Elizabeth Tornes’ Between the Dog and the Wolf celebrates the richness of life’s twilight spaces: the transition space of August between summer and fall; roadsides, where the travel paths of humans intersect with those of animals; varied terrain—from yurt to creek— and the diversity of earth’s bounty.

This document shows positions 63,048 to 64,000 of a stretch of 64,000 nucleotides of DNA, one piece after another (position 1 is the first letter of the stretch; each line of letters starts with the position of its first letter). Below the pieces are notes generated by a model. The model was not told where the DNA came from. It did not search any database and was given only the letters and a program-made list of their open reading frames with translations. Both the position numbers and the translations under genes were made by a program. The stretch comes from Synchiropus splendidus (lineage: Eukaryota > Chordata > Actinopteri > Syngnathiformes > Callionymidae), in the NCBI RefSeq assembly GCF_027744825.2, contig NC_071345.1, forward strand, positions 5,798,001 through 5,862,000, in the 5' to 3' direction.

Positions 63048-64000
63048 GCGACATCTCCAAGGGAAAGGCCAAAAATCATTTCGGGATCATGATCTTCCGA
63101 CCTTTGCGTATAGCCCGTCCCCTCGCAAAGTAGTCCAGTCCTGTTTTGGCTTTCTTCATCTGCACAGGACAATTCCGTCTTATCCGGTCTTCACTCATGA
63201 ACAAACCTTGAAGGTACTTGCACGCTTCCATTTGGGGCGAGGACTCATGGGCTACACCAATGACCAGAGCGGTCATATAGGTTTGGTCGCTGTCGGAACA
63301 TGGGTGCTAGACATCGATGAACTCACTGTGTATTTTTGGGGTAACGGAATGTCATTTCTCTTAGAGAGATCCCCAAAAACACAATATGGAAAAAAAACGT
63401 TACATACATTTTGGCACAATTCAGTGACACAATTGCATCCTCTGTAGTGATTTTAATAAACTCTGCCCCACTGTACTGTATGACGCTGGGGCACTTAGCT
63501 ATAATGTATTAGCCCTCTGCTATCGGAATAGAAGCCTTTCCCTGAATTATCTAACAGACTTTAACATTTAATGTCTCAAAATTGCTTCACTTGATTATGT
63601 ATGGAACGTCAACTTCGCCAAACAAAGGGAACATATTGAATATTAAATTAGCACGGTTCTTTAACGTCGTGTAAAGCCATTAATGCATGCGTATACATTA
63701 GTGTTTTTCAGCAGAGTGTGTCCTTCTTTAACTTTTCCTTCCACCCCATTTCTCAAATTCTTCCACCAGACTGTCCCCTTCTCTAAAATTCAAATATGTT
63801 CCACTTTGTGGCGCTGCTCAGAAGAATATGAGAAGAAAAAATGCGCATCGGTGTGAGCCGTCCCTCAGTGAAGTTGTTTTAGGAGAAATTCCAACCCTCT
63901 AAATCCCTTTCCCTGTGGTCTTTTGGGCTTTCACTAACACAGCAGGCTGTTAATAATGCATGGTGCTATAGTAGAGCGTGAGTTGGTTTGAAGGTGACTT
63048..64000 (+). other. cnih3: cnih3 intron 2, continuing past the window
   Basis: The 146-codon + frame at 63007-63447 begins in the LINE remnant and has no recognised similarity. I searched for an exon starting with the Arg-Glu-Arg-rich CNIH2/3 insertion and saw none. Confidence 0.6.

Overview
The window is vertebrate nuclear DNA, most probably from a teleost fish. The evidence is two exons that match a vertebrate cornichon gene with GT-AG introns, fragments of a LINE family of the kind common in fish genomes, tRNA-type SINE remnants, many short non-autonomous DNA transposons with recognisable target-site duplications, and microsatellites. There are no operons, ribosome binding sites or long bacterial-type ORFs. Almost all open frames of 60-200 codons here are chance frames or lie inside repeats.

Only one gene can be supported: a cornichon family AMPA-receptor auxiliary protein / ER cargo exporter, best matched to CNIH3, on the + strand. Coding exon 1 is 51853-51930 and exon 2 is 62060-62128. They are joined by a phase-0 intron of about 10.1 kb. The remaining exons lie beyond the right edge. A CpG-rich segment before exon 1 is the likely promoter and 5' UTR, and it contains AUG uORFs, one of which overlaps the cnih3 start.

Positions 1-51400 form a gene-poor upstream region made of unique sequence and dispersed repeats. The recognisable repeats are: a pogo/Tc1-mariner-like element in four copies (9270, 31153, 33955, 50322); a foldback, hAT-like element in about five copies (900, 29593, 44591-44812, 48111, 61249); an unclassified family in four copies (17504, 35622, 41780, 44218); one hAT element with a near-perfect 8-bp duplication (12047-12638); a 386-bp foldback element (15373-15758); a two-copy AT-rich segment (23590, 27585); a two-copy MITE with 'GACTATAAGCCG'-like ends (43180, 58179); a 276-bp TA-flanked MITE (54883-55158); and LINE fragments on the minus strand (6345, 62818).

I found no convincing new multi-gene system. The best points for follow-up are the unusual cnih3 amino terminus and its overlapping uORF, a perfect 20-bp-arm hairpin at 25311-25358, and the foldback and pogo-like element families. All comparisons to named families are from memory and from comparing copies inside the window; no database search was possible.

Her poems reflect on the process of language itself, as the Ojibwe language blends with a secret language of the natural world. In this reverential way, Tornes turns the skill of her poetic eye on the contemporary life of Native Americans in northern Wisconsin. She takes us to pow wows, shows us boarding school beatings, honors the Ancestors. As refreshing as an unexpected summer rain, Between the Dog and the Wolf lets us into a world where people are predominantly good to one another, recognizing the divine in each living thing. And it’s this sanctity of life that allows her poems not only only to speak, but also to listen. Just like Dickinson’s famous line about the slant of light in late afternoon when “the landscape listens,/ Shadows hold their breath,” these pages are the meeting place between this world and the next.